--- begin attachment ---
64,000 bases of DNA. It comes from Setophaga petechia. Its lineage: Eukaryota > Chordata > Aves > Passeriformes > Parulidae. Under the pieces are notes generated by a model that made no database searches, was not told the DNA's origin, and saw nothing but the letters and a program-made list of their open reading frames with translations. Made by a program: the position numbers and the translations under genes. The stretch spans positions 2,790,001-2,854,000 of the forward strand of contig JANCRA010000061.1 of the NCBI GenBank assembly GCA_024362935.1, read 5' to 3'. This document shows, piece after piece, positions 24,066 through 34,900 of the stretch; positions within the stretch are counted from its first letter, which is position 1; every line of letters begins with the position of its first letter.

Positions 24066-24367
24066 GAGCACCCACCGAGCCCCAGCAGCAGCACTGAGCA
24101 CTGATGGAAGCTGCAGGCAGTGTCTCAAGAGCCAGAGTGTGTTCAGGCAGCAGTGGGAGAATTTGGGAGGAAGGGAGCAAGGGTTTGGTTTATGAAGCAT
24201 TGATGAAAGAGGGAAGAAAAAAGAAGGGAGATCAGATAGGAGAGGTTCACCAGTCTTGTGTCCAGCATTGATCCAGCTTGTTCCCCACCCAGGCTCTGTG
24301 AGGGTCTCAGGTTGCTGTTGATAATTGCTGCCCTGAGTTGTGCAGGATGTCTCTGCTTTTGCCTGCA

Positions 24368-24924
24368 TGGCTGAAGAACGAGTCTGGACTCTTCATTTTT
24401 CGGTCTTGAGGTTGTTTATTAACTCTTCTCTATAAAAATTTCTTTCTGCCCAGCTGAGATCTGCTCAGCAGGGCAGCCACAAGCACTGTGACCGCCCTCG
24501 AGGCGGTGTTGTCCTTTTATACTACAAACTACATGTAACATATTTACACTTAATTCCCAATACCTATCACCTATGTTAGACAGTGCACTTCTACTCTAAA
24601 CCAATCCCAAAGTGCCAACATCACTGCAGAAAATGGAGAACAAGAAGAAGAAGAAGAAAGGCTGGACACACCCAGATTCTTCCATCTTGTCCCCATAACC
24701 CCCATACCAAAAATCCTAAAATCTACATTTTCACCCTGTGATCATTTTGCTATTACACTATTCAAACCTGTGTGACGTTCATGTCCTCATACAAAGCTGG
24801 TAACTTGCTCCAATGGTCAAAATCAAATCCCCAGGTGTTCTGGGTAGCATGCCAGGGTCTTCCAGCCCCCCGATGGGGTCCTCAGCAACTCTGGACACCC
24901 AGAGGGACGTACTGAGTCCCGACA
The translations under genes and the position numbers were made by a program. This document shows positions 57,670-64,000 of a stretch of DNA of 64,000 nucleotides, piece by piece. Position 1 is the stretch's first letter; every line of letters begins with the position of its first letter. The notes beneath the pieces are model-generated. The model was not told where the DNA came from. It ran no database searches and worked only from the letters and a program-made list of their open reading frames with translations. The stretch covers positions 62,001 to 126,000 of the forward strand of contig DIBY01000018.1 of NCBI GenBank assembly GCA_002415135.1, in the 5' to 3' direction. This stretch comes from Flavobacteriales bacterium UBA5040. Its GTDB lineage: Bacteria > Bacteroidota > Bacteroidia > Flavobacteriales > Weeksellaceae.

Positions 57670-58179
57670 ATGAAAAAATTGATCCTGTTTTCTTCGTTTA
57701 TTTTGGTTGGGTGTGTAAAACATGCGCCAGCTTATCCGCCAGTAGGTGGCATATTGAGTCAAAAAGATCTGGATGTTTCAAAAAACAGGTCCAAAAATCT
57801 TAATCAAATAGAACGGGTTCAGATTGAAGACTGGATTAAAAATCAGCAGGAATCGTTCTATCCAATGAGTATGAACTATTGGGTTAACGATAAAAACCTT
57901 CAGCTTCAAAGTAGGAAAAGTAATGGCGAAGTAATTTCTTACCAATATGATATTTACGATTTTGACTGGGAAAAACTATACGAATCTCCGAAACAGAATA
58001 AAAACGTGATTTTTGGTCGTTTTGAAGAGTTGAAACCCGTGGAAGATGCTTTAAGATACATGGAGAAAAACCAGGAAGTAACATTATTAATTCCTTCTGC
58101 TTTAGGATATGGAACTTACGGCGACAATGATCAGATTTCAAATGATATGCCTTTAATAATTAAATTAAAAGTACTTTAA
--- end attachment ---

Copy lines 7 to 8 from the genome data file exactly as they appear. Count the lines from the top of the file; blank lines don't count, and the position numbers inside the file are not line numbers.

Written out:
Positions 24368-24924
24368 TGGCTGAAGAACGAGTCTGGACTCTTCATTTTT